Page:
115. ^ Jones, Gwyn (2001). A History of the Vikings. Oxford University Press. p. 164. ISBN 978-0-19-280134-0. OCLC 1015516902.
  116. ^ Cosman, Madeleine Pelner; Jones, Linda Gale (2009). Handbook to Life in the Medieval World, 3-Volume Set. Infobase Publishing. p. 237. ISBN 978-1-4381-0907-7. OCLC 1061403313.
  117. ^ Smith 2009, p. 53.
  118. ^ Ibn Khaldûn (31 March 2020). N. J. Dawood (ed.). The Muqaddimah: An Introduction to History - Abridged Edition. Princeton University Press. pp. 60–61. ISBN 978-1-4008-6609-0. OCLC 1145619966.
  119. ^ Scott Malcomson (4 October 2000). One Drop of Blood: The American Misadventure of Race. Farrar, Straus and Giroux. p. 143. ISBN 978-1-4299-3607-1. OCLC 872599966.
  120. ^ Euben, Roxanne L. (1 July 2008). Journeys to the Other Shore: Muslim and Western Travelers in Search of Knowledge. Princeton University Press. pp. 78–79. ISBN 978-1-4008-2749-7. OCLC 1162382282.
  121. ^ Derek Nurse; Thomas Spear (10 June 2017). The Swahili: Reconstructing the History and Language of an African Society, 8-15. University of Pennsylvania Press. p. 29. ISBN 978-1-5128-2166-6. OCLC 1004881410.
  122. ^ Lewis 1992, p. 26.
  123. ^ Lewis 1992, p. 22.
  124. ^ Lewis 1992, p. 36. The same association of light with good is shown in the Muslim hagiographic literature, which depicts the Prophet himself as of white or ruddy color. Similar descriptions are given of his wife `A'isha, his son-in-law `Ali and his descendants, and even his predecessors, the prophets Abraham, Moses, and Jesus..
  125. ^ Lewis 1992, p. 123-125: Wahb ibn Munabbih said: Ham the son of Noah was a white man, with a handsome face and a fine figure, and Almighty God changed his color and the color of his descendants in response to his father's curse....because Shem covered his father's nakedness, his descendants would be prophets and nobles (sharif), while those of Ham would be bondsmen and bondswomen until the Day of Judgment..
  126. ^ Lewis 1992, p. 123-125.
  127. ^ John P. McKay; John Buckler; Patricia Buckley Ebrey; Bennett D. Hill (2003). John P. McKay (ed.). A History of World Societies (6 ed.). Houghton Mifflin. p. 256. ISBN 978-0-618-30195-9. OCLC 1077994664. Slave Market at Zabid, Yemen During the thirteenth century, this market offered slaves of many races, women and children for domestic purposes and harems, boys to be trained for military and administrative service.
  128. ^ Lewis, Bernard (1992). Race and Slavery in the Middle East: An Historical Enquiry. Oxford University Press. pp. 56–59. ISBN 978-0-19-505326-5. OCLC 1022745387.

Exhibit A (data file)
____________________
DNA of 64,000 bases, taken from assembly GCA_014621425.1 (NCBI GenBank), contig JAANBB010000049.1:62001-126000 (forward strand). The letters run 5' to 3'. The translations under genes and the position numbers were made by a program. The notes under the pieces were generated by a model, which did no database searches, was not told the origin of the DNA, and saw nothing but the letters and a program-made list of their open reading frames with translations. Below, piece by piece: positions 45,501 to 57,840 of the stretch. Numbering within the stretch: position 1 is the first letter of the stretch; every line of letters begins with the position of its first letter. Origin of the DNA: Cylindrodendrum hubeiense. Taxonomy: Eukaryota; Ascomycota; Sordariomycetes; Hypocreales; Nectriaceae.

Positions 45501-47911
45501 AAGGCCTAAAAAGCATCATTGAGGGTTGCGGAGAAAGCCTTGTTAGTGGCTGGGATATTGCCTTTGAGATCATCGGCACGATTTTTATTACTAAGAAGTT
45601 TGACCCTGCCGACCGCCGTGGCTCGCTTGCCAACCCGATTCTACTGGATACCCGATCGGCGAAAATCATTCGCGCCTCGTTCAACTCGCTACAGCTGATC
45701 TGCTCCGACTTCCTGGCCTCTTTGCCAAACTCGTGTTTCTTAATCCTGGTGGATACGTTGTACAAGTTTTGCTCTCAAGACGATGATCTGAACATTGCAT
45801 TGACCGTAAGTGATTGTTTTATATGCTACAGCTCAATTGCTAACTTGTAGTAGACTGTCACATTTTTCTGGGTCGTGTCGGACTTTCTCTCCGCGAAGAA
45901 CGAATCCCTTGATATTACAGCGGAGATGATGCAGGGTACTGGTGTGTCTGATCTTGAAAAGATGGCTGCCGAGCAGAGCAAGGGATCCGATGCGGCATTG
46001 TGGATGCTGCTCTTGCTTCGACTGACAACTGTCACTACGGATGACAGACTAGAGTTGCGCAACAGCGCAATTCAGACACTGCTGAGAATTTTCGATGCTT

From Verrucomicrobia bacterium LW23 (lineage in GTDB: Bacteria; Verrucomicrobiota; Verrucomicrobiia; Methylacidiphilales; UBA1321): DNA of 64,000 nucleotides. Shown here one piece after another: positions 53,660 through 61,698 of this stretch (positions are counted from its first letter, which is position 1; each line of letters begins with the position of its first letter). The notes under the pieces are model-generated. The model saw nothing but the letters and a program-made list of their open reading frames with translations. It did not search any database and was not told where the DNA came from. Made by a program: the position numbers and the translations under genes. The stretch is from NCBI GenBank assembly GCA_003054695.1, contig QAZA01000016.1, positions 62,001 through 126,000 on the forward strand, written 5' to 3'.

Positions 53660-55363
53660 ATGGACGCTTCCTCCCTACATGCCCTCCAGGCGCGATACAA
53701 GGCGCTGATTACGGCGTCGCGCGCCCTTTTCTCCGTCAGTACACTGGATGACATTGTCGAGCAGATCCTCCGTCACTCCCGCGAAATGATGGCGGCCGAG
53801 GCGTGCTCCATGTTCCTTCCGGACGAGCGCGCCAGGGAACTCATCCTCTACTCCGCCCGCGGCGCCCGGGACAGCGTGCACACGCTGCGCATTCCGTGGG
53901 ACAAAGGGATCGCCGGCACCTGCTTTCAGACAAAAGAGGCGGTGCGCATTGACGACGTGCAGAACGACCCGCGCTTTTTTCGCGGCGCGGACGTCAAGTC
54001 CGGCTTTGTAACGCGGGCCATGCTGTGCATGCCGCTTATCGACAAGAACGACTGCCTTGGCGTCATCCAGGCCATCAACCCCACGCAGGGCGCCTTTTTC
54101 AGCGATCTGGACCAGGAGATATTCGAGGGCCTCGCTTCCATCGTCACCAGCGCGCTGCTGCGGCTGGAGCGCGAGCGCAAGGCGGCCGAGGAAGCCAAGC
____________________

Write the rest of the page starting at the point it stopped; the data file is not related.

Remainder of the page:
129. ^ Murray Gordon (1989). Slavery in the Arab World. Rowman & Littlefield. p. 107. ISBN 978-0-941533-30-0. OCLC 1120917849.
  130. ^ John P. McKay; Bennett D. Hill; John Buckler (1992). A History of World Societies: To 1715 (3 ed.). Houghton Mifflin Company. p. 281. ISBN 978-0-395-47294-1. OCLC 1273568072. In the slave markets of Damascus and Baghdad in the tenth and eleventh centuries, a buyer could select from white slaves from Spain, Sicily, and southeastern Europe...
  131. ^ Lewis 1992, p. 48: Ibn Butlan, an eleventh-century Christian physician in Baghdad, wrote a sort of slave trader's vade mecum, which is the first of a series of such works.26 He reviews the range of slaves available in the markets of the Middle East, and considers the different kinds, black and white, male and female, classifying them according to their racial, ethnic, and regional origins and indicating which groups are best suited to which tasks. Similar advice on these matters is offered by a number of later writers.
  132. ^ Lewis 1992, p. 56: Ibn Butlan, in his handbook, suggests a proper ethnic division of labor for both male and female slaves. As guards of persons and property, he recommends Indians and Nubians; as laborers, servants, and eunuchs, Zanj; as soldiers, Turks and Slavs.
  133. ^ a b Lewis 1992, pp. 56–59.
  134. ^ Lewis 1992, p. 60: The same limitation of opportunity applies to the emancipated slave. The emancipated white slave was free from any kind of restriction; the emancipated black slave was at most times and places rarely able to rise above the lowest levels..
  135. ^ a b c d e Forbes, Jack D. (1993). Africans and Native Americans: The Language of Race and the Evolution of Red-Black Peoples. University of Illinois Press. pp. 26–27. ISBN 978-0-252-06321-3. OCLC 1013305190.
  136. ^ Forbes 1993, p. 107: in a Muslim-controlled village, a newly converted Muslim could possess a Muslim slave provided that the latter was black or loro and not white.
  137. ^ Forbes 1993, p. 66: the late medieval period in Italy and the Iberian peninsula saw people being variously classified as albo, alvi, bianco, branco (white), new, nigri, negri, negro, negre, preto (black), and as of intermediate colors: lauro, loro, llor, berretini, rufo, pardo, olivastre, etc.
  138. ^ Patton, Pamela A. (2020). "Blackness, Whiteness, and the Idea of Race in Medieval European Art". In Albin, Andrew; Erler, Mary C.; O'Donnell, Thomas; Paul, Nicholas L.; Rowe, Nina (eds.). Whose Middle Ages?: Teachable Moments for an Ill-Used Past. New York: Fordham University Press. pp. 155–159. doi:10.1515/9780823285594. ISBN 9780823285594.
  139. ^ Patton 2019, p. 163–164.
  140. ^ Brewer, D. S. (1955). "The Ideal of Feminine Beauty in Medieval Literature, Especially 'Harley Lyrics', Chaucer, and Some Elizabethans". The Modern Language Review. 50 (3): 258. doi:10.2307/3719759. JSTOR 3719759 – via JSTOR.
  141. ^ a b Barrington, Candace (2012). "Dark Whiteness: Benjamin Brawley and Chaucer". In Eileen Joy, Myra Seaman; Masciandaro, Nicola (eds.). Dark Chaucer: An Assortment (PDF). Brooklyn, NY: Punctum Books. p. 3.

Further reading